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- The
**Biot-Savart law**allows us to compute the (vector)**magnetic field**as**B**= (μ / (4 π)) I ∫**dl ⊗ r**/ r^{3},**magnetic permeability**and μ_{0}(for a vacuum) ≡ 4 π * 10^{-7}T m / A. Note that the form of the Biot-Savart law is the same as Coulomb's law with the substitutions- q → I
**dl**and - 1 / (4 π ε) → μ / (4 π).

As with the electric field,

**r**is a vector pointing from the current element I**dl**to the field point.Note that the direction of integration must be in the direction of current flow.

The direction of**B**can be given by another right hand rule: place the thumb of your right hand along the current; the field will be tangent to the curved fingers of your right hand. In this figure, the black arrow is the current and the red and blue arrows show the direction and magnitude of the magnetic field at the base of each arrow:Combining this with

**F**= I_{t}∫**dl**_{t}**⊗ B**Consider a current element with current I and length b, flowing from the origin at an angle θ in the x-y plane. The field point is (x,y,0), the source is parametrized by s and

**dl**= (cos θ, sin θ, 0) ds:**r**= (x - s cos θ, y - s sin θ, 0)**dl ⊗ r**= (cos θ ds**i**+ sin θ ds**j**)**⊗**((x - s cos θ)**i**+ (y - s sin θ)**j**)= ((y - s sin θ) cos θ - (x - s cos θ) sin θ)

r = √ (s**k**ds= (y cos θ - x sin θ)

**k**ds^{2}+ x^{2}+ y^{2}- 2 s (x cos θ + y sin θ))u = s - (x cos θ + y sin θ)

we have= s - a

**B**(x,y,0) = (μ I (y cos θ - x sin θ)**k**/ (4 π)) ∫_{- a}^{b - a}du / (u^{2}+ x^{2}+ y^{2}- a^{2})^{3 / 2}= (μ I (y cos θ - x sin θ)

**k**/ (4 π)) u / ((x^{2}+ y^{2}- a^{2}) √ (u^{2}+ x^{2}+ y^{2}- a^{2})) |_{- a}^{b - a}= (μ I

**k**/ (4 π)) ((x cos θ + y sin θ) / √ (x^{2}+ y^{2}) +(b - (x cos θ + y sin θ)) / √ (b

^{2}+ x^{2}+ y^{2}- 2 b (x cos θ + y sin θ))) /(y cos θ - x sin θ)

*note the negative sign required for the correct current flow*)**B**(x,y,0) | θ=0 -**B**(x,y,0) | θ=π= (μ I

**k**/ (4 π y)) ((b - x) / √ ((b - x)^{2}+ y^{2}) + (b + x) / √ ((b + x)^{2}+ y^{2}))**B**= μ I**k**/ (2 π y) - q → I
- A
**Helmholtz Coil**consists of two loops of radius r (N turns each), each coaxial with the z axis, and centered on z = -r/2 and z = r/2. Taking advantage of the axial symmetry, we choose our field point to be (a,0,0) and our source point to be(r cos θ, r sin θ, b * r / 2)

where b = +1 or -1 (we will do each loop separately).**dl**= (-r sin θ, r cos θ, 0)**dl ⊗ r**= (-b/2 r^{2}cos θ, -b/2 r^{2}sin θ, r (r - a cos θ)).**B**= 8 μ N I / (5 √ 5 r)**k**+ terms of order a^{3}._{x}and B_{z}are constant in a finite region between the coils (B_{y}is identically zero since we have computed**B**in the x-z plane):(8 / (5 √ 5) ≈ 0.7155; solid red (above) or green (below) represents 10% deviation from the central value.)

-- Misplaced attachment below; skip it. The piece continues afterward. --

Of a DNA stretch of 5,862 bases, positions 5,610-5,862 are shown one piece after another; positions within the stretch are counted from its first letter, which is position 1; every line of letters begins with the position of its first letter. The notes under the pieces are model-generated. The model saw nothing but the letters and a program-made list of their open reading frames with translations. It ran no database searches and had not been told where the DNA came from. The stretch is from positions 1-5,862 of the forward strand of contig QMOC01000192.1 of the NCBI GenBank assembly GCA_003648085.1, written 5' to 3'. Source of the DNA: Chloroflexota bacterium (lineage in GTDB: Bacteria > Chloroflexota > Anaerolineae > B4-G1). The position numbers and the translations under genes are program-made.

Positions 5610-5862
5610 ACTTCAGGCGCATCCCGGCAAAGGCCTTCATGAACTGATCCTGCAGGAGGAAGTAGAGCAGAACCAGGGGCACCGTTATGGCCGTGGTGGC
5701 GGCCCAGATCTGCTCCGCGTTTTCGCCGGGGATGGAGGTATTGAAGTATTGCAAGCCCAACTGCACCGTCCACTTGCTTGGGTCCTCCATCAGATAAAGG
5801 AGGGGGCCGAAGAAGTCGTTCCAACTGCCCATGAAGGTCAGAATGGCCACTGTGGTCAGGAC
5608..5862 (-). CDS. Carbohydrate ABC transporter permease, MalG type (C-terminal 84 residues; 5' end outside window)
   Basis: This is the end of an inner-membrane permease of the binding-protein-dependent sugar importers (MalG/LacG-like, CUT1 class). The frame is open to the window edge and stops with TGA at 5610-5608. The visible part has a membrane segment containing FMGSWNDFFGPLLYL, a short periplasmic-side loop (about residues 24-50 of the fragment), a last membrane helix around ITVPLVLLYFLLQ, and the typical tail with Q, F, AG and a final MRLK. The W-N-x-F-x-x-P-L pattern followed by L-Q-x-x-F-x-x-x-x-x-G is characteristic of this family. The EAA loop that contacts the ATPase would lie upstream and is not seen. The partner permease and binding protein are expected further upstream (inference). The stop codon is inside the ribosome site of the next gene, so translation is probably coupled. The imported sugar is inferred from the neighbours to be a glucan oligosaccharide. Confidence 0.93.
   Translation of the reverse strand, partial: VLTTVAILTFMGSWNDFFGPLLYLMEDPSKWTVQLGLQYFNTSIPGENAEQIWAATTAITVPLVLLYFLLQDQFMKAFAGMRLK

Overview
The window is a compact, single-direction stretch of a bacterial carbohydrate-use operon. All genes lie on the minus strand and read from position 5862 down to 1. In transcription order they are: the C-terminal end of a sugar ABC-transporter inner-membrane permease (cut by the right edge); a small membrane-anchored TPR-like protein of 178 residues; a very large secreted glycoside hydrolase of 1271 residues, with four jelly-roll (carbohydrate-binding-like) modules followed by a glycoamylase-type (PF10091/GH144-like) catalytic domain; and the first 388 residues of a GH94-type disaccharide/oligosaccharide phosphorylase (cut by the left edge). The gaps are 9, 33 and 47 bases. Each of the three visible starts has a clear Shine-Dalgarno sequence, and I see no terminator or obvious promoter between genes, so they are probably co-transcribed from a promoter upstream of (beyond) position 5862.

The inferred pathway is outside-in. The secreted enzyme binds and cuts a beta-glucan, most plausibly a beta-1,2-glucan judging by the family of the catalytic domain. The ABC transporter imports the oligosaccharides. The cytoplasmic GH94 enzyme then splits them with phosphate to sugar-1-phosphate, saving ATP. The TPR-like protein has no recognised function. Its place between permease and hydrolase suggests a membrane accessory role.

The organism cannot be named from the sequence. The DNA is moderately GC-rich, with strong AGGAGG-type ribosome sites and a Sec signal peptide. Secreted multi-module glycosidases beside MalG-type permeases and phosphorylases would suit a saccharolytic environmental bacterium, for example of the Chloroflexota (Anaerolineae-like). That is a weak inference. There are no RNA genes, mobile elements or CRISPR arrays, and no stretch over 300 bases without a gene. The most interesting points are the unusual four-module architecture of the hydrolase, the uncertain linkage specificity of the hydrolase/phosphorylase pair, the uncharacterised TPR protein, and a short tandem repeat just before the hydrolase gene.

So we see that the Helmholtz Coil can be used to generate an essentially constant magnetic field in a finite region.

**Ampere's law**(another application of Stoke's theorem) is∫

where I is the total current passing through the closed loop (imagine the loop as the boundary of a disc; the currents that contribute pierce the disc, with positive sign if the current is parallel to the normal of the disc as determined by the right hand rule)._{closed loop}**B ⋅ ds**= μ I,These "Amperian loops" are often useful:

- for axially symmetric currents,
**B**will be constant along and tangent to any given coaxial circle:A*long*straight current, field point a distance r from the current, in a plane perpendicular to the current:B * 2 π r = μ I

B = μ I / (2 π r)

- for a current wrapped around a torus,
**B**will be constant along any given circle coaxial with the torus:n loops per unit length, field point inside and coaxial to the toroidal coil, a distance r from the center of the figure:B * 2 π r = μ * n * 2 π r I

B = μ n I

If the Amperian loop is interior to the coil (between the center of the figure and the wires), the enclosed current is zero, and hence so is B. If the loop is exterior to the coil (beyond the wires), for every current element that crosses the plane of the loop in one direction, there is an identical current element crossing in the opposite direction, and so B is again 0.

- for a solenoid, use a rectangle parallel to the solenoid axis, with one side inside and one side outside: inside the solenoid,
**B**is constant and parallel to the solenoid axis, and outside the solenoid,**B**is zero:B *

*l*+ 0 * w + 0 **l*+ 0 * w = μ n*l*IB = μ n I

*As with Gauss' law, the Amperian loop must intersect the field point. Also, the loop must be far from ends or corners of a real current.***B**, and where it is zero and nonzero.We should also ask the question "

*how far from the ends is far enough*?"It turns out the calculation is virtually identical to the one we did for a linear electric charge, with the same result: for a straight current element whose ends are 10 times further away than the field point near the center, the error is again 0.5 %.

- for axially symmetric currents,
- We define the
**magnetic flux**:Φ

Because there are no point-like objects with magnetic "charge", Gauss' law gives us_{B}≡ ∫**B ⋅ dA**.∫

_{closed surface}dΦ_{B}= 0. - The magnetic field can also be described in terms of a potential, but it is a
**vector potential**, and to do so we need two new operators, the**divergence**:∇ ⋅

and the**A**≡ dA_{x}/dx + dA_{y}/dy + dA_{z}/dz,**curl**:∇ ⊗

With these definitions,**A**≡ (dA_{y}/dz - dA_{z}/dy, dA_{z}/dx - dA_{x}/dz, dA_{x}/dy - dA_{y}/dx).**B**= ∇ ⊗**A**.∇ ⋅

and is then a result of the identity**B**= 0,∇ ⋅ (∇ ⊗

**A**) ≡ 0.

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©2010, Kenneth R. Koehler. All Rights Reserved. This document may be freely reproduced provided that this copyright notice is included.

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